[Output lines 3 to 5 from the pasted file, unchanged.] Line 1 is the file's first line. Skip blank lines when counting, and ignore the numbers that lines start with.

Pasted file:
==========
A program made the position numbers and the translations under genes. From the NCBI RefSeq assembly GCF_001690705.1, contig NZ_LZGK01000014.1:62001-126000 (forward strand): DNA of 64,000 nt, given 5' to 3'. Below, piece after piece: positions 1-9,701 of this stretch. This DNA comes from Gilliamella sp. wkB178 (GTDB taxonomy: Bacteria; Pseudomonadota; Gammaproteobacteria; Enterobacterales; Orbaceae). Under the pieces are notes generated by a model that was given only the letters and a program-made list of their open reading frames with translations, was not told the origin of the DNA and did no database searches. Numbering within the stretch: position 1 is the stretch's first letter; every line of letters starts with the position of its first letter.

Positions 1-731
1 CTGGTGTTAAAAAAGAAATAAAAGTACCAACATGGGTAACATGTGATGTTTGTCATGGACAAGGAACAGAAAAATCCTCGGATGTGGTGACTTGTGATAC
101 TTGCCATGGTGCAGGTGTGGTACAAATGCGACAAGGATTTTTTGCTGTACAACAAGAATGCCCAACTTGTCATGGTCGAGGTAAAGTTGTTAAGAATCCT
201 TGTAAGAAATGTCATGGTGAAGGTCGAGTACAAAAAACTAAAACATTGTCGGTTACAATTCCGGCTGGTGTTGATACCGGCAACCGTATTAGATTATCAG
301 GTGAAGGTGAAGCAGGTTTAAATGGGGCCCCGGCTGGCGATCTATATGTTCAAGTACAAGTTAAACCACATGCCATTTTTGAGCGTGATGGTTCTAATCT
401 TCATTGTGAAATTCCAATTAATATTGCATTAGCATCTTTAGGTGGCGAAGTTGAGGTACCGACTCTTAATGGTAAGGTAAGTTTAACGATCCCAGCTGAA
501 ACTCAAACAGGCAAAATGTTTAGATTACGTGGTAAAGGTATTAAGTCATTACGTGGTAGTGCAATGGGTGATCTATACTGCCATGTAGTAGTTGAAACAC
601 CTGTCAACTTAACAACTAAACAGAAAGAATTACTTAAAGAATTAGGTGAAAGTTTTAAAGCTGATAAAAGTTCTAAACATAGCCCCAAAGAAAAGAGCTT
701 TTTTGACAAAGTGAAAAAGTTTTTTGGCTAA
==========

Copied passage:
1 CTGGTGTTAAAAAAGAAATAAAAGTACCAACATGGGTAACATGTGATGTTTGTCATGGACAAGGAACAGAAAAATCCTCGGATGTGGTGACTTGTGATAC
101 TTGCCATGGTGCAGGTGTGGTACAAATGCGACAAGGATTTTTTGCTGTACAACAAGAATGCCCAACTTGTCATGGTCGAGGTAAAGTTGTTAAGAATCCT
201 TGTAAGAAATGTCATGGTGAAGGTCGAGTACAAAAAACTAAAACATTGTCGGTTACAATTCCGGCTGGTGTTGATACCGGCAACCGTATTAGATTATCAG